1. Question any guilt you have about taking time for yourself.
Do you feel bad about giving yourself time? If so, consider your guilt. Do not rebuff it. One of the most important aspects of doing inner work is asking oneself what your obligations are. Why do you think it’s wrong to take a little time for yourself? See what arises, then handle each of those factors.
2. Schedule your self-care time.
Even though it might be challenging to find additional time, it’s crucial to schedule regular self-care time as you prepare. Set aside some time each day for self-care, whether it’s in the morning before work, at night, during your lunch break, or just after you leave work. Every day, take five minutes to relax and focus on your breathing. It’s a great way to relax and take care of yourself to just close your eyes and concentrate on your breathing for five minutes.
3. Say no to others, and say yes to your self-care.
Saying no is difficult. When someone asks for our time, we frequently feel compelled to answer yes. Saying yes to everyone, though, might result in burnout, anxiety, and overload if you’re already stressed out or overworked. Inform your loved ones that you need to take some time for yourself. Once you become proficient at saying “no” in a nice manner, you’ll begin to feel more self-assured and have more time for your priorities and self-care.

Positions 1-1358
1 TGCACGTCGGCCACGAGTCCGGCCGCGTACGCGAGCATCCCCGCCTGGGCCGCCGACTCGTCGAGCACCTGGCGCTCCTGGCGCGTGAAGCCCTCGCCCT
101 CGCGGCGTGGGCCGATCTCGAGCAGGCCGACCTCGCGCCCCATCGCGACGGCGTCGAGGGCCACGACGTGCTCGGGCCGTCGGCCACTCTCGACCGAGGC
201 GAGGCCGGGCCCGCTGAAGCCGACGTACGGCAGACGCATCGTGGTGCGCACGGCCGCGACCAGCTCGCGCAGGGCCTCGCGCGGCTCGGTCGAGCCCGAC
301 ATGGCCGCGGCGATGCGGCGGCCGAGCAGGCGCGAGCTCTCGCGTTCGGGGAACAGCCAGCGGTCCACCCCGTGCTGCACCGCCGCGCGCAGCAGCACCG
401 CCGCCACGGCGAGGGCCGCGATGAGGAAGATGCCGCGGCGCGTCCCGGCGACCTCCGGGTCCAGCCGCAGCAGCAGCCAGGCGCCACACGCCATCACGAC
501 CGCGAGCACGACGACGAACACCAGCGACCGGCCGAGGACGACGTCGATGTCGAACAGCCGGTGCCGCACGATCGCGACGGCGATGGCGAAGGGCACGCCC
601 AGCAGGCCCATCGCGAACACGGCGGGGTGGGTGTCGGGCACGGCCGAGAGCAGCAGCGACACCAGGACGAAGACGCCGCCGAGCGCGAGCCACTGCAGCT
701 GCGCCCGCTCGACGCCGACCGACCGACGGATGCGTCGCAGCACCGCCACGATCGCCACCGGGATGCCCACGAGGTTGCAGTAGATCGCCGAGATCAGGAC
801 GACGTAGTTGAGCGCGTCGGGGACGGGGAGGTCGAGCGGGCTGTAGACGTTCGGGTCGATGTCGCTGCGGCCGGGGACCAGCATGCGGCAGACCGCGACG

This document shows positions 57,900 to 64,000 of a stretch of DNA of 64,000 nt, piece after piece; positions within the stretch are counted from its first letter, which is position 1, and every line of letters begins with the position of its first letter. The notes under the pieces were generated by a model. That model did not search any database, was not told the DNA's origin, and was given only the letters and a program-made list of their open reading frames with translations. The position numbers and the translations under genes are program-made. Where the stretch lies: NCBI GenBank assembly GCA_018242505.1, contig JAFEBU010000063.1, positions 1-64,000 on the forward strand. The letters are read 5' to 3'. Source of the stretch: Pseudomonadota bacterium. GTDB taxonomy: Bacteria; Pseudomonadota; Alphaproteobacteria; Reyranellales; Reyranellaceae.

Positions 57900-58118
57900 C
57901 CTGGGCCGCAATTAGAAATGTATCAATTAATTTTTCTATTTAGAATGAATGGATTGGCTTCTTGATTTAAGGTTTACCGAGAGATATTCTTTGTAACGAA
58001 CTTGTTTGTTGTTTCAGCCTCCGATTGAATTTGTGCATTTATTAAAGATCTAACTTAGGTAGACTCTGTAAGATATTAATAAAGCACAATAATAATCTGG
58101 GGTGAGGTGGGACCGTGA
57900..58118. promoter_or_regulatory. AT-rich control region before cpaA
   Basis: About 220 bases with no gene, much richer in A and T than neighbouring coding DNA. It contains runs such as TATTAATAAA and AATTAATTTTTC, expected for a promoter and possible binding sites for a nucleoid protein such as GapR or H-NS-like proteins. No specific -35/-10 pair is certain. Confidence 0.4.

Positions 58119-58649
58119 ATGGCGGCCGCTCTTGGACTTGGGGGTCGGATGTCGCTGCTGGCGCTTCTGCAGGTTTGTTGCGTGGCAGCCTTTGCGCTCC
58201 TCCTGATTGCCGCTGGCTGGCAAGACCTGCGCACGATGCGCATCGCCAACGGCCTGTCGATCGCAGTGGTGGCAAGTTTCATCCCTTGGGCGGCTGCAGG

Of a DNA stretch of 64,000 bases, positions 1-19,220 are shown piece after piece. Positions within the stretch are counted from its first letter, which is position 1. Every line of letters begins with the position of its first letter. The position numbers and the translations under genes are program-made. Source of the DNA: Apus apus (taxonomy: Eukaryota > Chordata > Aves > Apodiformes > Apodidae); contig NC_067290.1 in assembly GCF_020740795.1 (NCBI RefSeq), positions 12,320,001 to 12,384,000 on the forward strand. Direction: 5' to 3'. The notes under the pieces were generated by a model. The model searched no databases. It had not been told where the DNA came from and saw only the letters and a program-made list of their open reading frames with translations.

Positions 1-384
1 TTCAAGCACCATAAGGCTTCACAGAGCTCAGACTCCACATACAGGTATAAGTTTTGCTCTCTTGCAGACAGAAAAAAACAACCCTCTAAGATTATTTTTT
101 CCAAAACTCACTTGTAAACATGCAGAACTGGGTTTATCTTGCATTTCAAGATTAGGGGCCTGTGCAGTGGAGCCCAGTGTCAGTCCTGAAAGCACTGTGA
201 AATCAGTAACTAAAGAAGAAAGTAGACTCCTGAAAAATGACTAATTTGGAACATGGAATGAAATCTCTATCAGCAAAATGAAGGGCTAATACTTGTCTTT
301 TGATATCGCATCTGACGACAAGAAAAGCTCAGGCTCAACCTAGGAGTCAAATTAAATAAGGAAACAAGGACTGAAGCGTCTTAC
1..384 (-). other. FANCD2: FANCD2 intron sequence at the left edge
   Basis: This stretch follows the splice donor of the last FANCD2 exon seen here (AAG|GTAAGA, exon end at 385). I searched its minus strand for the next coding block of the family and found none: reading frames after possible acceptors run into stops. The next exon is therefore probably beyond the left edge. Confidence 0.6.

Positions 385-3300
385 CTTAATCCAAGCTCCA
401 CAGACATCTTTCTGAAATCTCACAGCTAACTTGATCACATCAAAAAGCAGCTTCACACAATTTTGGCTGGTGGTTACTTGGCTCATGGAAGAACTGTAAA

4. Disconnect from technology and work.
It’s challenging to disconnect from work and technology, particularly when many of us work from home. Setting limits for work-related emails, calls, and texts is crucial. Even if you work from home, create a schedule for your working hours. Utilize your phone to create screen time daily restrictions by limiting your screen time.
5. Take a break by getting outside.
Spending time outside can help you feel less stressed, have lower blood pressure, and have more mental clarity. Spending time outside might make you feel less exhausted and can even help you get over melancholy or burnout. Going outside can also improve your ability to sleep at night, particularly if you engage in physical activities like walking, hiking, or gardening.